Evidence and partnerships for best practice in humanitarian action
Our vision is to bring the best and brightest together to work on the most important problems affecting populations in the most challenging circumstances – to help those most in need. Our solutions come from communities and practitioners who live the problems of humanitarian emergencies. We use research expertise to evaluate and scale-up these solutions.
Treating a patient’s immediate needs is one thing, but what about the big picture? We are building evidence and partnerships to maximise the effectiveness of humanitarian action.
The Humanitarian Research Program aims to develop practice-driven, evidence-based solutions to the world’s most complex humanitarian crises.
The Program focuses on conducting implementation research in complex settings to build and utilise evidence to strengthen programs, mobilise policy and economic support for programs and build sustainable capacity for program evaluation.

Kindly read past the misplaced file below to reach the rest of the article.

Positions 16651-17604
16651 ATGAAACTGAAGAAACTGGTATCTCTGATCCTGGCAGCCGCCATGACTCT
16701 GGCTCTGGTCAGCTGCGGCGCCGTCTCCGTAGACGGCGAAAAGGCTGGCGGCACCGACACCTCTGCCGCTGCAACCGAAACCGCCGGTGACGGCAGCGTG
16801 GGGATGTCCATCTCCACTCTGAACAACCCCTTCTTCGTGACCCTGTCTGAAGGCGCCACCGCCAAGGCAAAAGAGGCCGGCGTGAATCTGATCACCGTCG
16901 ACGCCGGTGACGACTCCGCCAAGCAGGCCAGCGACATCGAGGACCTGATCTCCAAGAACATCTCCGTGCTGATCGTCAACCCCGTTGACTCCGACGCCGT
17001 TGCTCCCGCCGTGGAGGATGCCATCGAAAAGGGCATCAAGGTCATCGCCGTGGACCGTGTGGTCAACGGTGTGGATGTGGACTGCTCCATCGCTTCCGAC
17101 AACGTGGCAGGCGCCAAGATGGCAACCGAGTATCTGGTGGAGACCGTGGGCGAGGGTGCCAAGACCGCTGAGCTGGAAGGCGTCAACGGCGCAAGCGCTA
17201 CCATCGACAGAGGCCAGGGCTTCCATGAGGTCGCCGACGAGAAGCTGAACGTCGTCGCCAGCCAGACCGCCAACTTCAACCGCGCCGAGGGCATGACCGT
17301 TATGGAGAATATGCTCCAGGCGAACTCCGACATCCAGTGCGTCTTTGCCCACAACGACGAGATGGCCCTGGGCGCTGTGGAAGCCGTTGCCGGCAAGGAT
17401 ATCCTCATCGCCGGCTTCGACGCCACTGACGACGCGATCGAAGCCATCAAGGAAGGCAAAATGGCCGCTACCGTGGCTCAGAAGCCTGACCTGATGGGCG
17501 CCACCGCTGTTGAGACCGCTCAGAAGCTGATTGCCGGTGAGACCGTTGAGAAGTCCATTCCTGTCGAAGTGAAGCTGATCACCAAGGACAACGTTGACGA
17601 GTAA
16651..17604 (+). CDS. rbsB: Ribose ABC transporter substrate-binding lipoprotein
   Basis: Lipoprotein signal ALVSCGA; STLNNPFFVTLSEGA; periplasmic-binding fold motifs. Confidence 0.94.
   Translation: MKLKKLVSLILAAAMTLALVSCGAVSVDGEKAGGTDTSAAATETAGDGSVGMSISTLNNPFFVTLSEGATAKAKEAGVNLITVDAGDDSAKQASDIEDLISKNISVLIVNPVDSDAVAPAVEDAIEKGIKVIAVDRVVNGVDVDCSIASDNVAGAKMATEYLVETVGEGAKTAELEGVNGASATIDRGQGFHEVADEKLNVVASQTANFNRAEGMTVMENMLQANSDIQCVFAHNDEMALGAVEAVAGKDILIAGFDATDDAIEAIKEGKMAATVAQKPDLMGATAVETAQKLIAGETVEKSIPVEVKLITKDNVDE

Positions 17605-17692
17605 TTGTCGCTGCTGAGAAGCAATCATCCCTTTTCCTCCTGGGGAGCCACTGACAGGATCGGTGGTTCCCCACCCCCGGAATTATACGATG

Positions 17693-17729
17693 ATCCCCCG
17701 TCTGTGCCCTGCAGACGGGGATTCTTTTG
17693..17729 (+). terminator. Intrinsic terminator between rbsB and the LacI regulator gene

The Humanitarian Research Program at ANU was founded in 2012 with the aim of building evidence and partnerships to effectively respond to humanitarian crises. HRP combines the strengths of practice-driven research with a strong commitment to service and policy development. Our program leader Dr Kamalini Lokuge, along with HRP experts, have decades of experience developing and implementing systems to respond to humanitarian emergencies. Recognising that much of the resources deployed to such crises are based on a limited evidence base, we use our experience and research expertise to address this gap.
The Program staff and initiatives work at national and international level in collaboration with health practitioners, policymakers, non-governmental organisations, academic institutions and aid agencies in the following domains.
HRP is partnering with:
Médecins Sans Frontières/Doctors Without Borders (MSF), the world’s leading independent organisation for medical humanitarian aid, on a joint PhD program and a range of operational research and evaluation projects.
University of Peradeniya researchers and a local NGO, the Peoples Policy Institute in post-conflict Sri Lanka to develop innovative solutions to the issue of domestic violence.
The Commonwealth Scientific and Industrial Research Organisation (CSIRO), Australia’s leading government research body, to advance the development of a vaccine against Lassa fever, a viral illness that affects hundreds of thousands each year in West Africa.